In retrospect, the transformation followed an apparently obvious and inexorable course, but it didn’t feel like that at the time. Most East Germans – and many in the West, too – at first thought that the GDR could survive, albeit with a more humane sort of socialism. They idealistically imagined a system better than what had existed before – better, too, than western capitalism. There was initially not much talk of unification – that took some weeks to become a realisable and proximate objective. But before the end of the year, the slogan of the East German protesters – ‘We are the people’ – had become ‘We are one people’. And when the West German chancellor, Helmut Kohl, visited Dresden before Christmas 1989, he was met by a huge, ecstatic crowd, shouting “Germany united fatherland”. This rapturous greeting convinced him that unification was within reach.

Even then, it was unclear what precise form it would take, how it would come about, and how difficult economic issues such as the conversion of the moribund East German Mark into the West German D-Mark would be resolved. Germany unification was not just an internal affair. It involved the United States, the Soviet Union, the UK and France – guarantors of the post-war settlement, and still the controlling powers of Berlin. What eventually transpired was not a merger so much as a friendly takeover by West Germany, with international blessing. Politically, East Germany was absorbed into a widened Federal Republic of Germany, whose constitution of 1949 (the ‘Basic Law’) remained unchanged. Economically, the choice of a currency exchange rate of up to 1:1 – when the real value was more like 1:8 West German to East German Marks – benefited consumers in the former GDR, many of whom had built up savings that they had been unable to spend. But it meant the rapid destruction of uncompetitive industry, most of which could not survive without subsidies, and a sharp growth in unemployment. Within a year, three million East Germans were unemployed, and tens of thousands had left to find work in West Germany.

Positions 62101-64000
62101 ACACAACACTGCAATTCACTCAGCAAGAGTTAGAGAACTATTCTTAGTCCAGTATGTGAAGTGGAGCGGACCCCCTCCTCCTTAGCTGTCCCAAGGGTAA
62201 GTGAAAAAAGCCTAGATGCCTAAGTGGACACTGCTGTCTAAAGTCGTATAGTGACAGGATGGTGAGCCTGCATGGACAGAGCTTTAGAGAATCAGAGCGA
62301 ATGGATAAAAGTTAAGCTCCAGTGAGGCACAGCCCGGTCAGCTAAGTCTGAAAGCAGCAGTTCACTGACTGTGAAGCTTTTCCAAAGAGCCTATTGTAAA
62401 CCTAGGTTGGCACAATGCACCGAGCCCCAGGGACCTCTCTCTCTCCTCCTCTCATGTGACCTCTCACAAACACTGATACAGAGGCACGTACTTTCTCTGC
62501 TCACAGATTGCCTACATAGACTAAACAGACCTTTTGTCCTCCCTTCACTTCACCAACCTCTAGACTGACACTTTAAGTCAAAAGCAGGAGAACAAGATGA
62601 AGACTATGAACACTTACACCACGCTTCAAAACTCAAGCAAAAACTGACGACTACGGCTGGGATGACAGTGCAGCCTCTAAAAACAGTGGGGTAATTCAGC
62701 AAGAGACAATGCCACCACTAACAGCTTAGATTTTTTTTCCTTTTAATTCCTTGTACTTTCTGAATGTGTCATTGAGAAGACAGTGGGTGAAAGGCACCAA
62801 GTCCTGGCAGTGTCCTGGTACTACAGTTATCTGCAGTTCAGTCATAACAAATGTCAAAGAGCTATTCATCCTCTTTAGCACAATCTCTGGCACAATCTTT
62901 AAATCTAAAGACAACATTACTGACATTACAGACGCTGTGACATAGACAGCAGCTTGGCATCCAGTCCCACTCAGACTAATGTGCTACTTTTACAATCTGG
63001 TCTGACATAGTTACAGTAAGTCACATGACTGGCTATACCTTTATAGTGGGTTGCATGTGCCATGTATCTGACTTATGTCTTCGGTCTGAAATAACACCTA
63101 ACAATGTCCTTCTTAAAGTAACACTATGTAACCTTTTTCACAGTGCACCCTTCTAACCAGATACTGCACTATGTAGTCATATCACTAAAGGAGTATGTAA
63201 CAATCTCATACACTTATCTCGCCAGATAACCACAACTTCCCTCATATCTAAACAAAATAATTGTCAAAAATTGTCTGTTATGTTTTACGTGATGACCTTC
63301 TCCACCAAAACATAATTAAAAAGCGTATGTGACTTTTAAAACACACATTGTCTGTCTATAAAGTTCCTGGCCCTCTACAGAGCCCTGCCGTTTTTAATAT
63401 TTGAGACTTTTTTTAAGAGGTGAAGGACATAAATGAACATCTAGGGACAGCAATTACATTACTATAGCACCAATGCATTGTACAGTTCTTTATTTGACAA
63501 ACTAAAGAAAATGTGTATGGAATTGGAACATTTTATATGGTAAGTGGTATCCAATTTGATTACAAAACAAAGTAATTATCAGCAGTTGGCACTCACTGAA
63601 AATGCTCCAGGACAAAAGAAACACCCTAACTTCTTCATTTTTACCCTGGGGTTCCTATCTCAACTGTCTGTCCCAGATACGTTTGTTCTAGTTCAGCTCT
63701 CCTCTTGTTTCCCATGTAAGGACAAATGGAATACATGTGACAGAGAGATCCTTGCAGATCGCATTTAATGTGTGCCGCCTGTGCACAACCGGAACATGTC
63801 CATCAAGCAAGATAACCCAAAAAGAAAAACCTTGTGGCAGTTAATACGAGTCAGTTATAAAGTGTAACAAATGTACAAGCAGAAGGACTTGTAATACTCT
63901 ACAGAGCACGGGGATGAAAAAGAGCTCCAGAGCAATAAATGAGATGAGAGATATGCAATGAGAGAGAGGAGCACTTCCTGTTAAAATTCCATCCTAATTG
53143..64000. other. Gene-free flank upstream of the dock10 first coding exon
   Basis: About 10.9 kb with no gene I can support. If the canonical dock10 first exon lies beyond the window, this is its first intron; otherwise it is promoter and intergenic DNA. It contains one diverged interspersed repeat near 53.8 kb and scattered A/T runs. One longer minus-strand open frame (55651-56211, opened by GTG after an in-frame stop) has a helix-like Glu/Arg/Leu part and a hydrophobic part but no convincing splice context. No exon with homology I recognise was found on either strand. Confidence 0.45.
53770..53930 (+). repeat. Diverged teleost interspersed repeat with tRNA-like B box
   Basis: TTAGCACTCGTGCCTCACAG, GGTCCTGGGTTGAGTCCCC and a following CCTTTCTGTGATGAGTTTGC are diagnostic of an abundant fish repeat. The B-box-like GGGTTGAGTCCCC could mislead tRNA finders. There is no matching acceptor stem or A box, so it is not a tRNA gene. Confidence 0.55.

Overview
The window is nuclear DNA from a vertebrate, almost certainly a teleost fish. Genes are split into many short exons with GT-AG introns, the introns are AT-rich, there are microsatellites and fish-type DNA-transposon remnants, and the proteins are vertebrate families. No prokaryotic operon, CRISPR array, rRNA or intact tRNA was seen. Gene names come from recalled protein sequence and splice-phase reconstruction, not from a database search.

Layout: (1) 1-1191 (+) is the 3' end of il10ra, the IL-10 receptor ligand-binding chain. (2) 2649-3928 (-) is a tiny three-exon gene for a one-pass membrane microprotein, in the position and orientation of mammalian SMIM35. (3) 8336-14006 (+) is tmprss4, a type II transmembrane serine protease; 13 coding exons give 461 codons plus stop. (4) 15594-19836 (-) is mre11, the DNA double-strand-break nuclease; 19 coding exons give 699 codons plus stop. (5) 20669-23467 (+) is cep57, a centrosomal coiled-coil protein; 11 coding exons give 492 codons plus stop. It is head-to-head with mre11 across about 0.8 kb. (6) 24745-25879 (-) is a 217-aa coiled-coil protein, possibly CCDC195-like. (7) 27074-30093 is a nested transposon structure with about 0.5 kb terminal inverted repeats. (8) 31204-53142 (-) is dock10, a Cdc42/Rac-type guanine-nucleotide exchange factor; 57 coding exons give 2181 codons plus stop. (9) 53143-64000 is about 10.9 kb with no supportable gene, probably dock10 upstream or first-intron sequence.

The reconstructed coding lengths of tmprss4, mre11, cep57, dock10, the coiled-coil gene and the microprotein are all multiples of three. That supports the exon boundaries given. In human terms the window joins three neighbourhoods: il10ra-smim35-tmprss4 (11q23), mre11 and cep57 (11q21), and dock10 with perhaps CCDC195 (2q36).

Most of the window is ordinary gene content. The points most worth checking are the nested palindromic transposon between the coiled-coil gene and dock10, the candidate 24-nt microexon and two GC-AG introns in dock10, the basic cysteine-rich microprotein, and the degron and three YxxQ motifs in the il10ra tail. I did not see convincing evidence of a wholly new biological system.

End of the East

The demise of the East German state was completed in the early weeks of 1990. The acceptance of the West German takeover – above all, the attraction of the D-Mark – was confirmed in the East German elections in March 1990. That year, West Germany renounced claims to the former eastern German provinces assigned to Poland at the end of the Second World War. The last major hurdle, currency reform, was tackled at the beginning of July. The final steps took place rapidly over the remaining summer months. On 3 October 1990, the moment of Germany’s unification was accompanied by a huge street party in Berlin – at last, after 28 years, a united city.

Aspiring to unity: crowds in Dresden wave flags of both German nations during the summit between chancellor Helmut Kohl and East German premier Hans Morrow in December 1989.(Photo by Bernard Bisson/Sygma via Getty Images)
Aspiring to unity: crowds in Dresden wave flags of both German nations during the summit between chancellor Helmut Kohl and East German premier Hans Morrow in December 1989.(Photo by Bernard Bisson/Sygma via Getty Images)